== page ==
Tuesday, September 15, 2020
WE do not yet have a COVID-19 vaccination – that much we all know.
But as researchers around the world work on creating a vaccine, we need a plan for how we’re going to buy a vaccine – and how we will distribute it.
Yesterday, Health Minister Renward Wells revealed a plan to pay an initial downpayment of $2m which will secure around 80,000 vaccinations.
Now, that 80,000 is not every Bahamian – and so the obvious question is who will get the vaccine first.
“At the outset what we will do is we will seek to vaccinate those who are most vulnerable,” said Mr Wells, “healthcare workers, along those lines.”
COVID-19 has changed the thinking for many of who is essential in our society. While executives on high salaries work from home and remain in isolation, it is often some of the lowest paid in society who have been on the front lines keeping society going.
Of course, there are the healthcare professionals, and anything that can be done to limit the risk of the people who care for those suffering this illness is of use to us all. The more healthcare workers fit and able to work on the front lines, the better.
But we should also remember the others who have kept things going. The shop workers. The gas station workers. Indeed, as we see children return to school we might find teachers on that list of essential workers.
Many might say well, what about me? But the goal of a vaccine is not just to protect the person who receives it, but those around them too.
Each person who is resistant to the virus is one less opportunity for the virus to spread. If one fifth of the nation is vaccinated, that reduces the risk by a huge amount. It is, however, only the start. Further vaccinations will also be needed – with the goal of reaching something called herd immunity. That is achieved at around 60 to 70 percent of the population having some degree of protection – either through the vaccine or through developing antibodies having caught the virus.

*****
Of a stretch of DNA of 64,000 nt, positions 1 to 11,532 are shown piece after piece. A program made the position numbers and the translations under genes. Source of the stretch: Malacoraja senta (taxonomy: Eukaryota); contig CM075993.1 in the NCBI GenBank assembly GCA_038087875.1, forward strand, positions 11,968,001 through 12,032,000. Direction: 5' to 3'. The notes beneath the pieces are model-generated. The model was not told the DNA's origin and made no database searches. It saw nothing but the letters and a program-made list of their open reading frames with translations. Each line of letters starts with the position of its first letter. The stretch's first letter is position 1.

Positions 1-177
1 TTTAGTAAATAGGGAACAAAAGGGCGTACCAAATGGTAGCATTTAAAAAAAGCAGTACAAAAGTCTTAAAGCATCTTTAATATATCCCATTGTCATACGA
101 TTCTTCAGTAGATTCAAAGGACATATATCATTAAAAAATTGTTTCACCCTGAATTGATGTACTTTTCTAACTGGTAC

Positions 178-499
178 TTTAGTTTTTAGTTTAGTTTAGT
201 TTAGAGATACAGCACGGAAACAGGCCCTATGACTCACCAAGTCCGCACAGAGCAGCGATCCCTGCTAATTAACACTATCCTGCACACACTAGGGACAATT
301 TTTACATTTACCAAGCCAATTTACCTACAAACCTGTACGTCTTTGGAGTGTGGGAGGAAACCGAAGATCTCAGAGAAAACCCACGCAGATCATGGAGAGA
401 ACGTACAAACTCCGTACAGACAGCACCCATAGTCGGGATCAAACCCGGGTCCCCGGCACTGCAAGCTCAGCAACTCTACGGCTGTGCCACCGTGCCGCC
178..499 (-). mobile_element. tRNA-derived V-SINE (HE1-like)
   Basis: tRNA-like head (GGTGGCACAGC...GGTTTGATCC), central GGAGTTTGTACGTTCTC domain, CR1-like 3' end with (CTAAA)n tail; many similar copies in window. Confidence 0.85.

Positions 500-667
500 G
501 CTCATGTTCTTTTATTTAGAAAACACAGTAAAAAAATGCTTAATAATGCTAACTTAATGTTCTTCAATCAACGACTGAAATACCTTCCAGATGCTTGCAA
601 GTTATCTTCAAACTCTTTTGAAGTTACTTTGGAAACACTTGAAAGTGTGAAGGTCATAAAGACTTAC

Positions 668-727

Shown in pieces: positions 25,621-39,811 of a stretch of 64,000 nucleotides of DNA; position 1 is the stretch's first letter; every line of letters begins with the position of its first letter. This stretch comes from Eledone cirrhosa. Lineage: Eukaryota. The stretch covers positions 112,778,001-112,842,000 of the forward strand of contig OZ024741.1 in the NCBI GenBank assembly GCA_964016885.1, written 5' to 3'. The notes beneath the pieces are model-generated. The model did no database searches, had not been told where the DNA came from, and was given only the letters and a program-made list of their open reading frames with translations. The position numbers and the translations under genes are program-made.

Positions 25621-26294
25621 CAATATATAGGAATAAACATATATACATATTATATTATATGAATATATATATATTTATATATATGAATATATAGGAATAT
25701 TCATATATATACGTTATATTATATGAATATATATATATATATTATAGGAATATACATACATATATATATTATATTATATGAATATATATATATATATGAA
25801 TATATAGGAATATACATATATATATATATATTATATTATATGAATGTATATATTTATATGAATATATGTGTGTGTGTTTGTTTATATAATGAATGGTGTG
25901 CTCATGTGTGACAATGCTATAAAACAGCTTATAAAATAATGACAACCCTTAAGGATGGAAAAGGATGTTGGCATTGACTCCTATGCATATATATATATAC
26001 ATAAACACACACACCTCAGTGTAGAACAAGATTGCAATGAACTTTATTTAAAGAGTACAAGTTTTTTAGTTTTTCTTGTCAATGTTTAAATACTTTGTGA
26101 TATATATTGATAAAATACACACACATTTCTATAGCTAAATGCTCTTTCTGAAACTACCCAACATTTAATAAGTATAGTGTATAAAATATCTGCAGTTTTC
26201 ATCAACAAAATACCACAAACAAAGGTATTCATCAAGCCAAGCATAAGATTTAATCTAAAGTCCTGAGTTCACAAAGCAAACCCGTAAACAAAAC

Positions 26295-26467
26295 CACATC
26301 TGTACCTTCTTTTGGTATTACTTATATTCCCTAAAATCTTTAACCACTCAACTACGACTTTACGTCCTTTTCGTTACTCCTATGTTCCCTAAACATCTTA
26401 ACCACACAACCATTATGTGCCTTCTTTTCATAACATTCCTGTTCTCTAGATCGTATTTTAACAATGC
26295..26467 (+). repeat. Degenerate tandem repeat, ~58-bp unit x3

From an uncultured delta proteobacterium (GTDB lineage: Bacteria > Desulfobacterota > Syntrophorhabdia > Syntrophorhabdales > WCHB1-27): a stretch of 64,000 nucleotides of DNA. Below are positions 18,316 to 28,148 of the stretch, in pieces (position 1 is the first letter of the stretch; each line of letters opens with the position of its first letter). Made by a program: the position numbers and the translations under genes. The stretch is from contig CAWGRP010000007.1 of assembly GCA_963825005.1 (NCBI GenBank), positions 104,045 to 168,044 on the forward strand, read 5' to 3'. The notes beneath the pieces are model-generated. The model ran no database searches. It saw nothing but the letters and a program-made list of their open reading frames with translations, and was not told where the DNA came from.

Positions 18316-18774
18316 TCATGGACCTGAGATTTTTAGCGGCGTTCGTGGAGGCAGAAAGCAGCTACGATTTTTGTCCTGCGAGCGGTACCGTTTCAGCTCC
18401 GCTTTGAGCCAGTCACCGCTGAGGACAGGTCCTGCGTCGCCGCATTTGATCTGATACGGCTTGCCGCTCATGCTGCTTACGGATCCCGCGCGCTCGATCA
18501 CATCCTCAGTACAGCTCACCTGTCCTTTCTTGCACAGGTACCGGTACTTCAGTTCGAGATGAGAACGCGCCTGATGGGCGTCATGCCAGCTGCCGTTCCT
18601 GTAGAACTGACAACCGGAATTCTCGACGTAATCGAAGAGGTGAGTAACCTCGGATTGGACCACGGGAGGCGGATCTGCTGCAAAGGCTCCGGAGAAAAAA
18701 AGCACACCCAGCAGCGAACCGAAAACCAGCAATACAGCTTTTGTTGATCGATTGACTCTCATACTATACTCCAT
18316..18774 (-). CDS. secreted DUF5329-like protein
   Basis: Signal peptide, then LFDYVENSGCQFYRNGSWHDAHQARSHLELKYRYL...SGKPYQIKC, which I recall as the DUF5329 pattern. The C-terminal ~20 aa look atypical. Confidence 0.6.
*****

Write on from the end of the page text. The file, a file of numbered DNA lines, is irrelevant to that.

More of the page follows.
As it stands, we have just over 3,000 confirmed cases, less than one percent of our total population. So between the 80,000 vaccinations and cases, we would have to roughly treble the number of people protected in some fashion to protect the nation as a whole.
Every person protected takes us closer. Every person protected makes it harder for the virus to take hold and put others at risk. The point is that to protect anyone, we need to protect everyone.
We may not have the vaccine yet. But we have a plan – and a place to start.
Shanty towns again
A familiar story is playing out once more on Abaco.
A number of illegal structures have been built, and the government is preparing to evict the residents, possibly displacing hundreds of people.
One area being highlighted is the Farm Road area, where apparently around 200 dwellings have been built since July, swelling the number there to 400.
A few things need to happen – first, the government needs to ensure these properties truly are not legal. We have had too many cases in the past where crackdowns have been announced and then it has turned out that people had rights in one manner or another to the land on which they were building the property.
Abaco has presumably attracted a number of people who are living there in hope of finding work carrying out reconstruction – and as much as the government cracks down on illegal properties, so too should they be cracking down on illegal employers.
We would also ask – given government reassurances of late despite local criticism that there are enough police on Abaco to prevent crime – how on earth did these properties get built unnoticed?
A total of 200 houses built and nobody raised an eyebrow?
We would also remind the government there needs to be a plan for where these people might go – because if you knock the house down but don’t have a plan for the people living in it, then you’ll find another illegal property springing up next month.
We’re not the only ones saying it – one local resident asked the same, saying “Is there any place where these people are going to go and (one MP) said they could stay by friends and other people. And so, (a) pastor said one of the greatest concerns is during this pandemic, you have people all over the place and it’s going to become a panic.”
We sincerely hope every aspect of this has been thought through – rather than just kicking the can down the road, and spreading the virus as we go.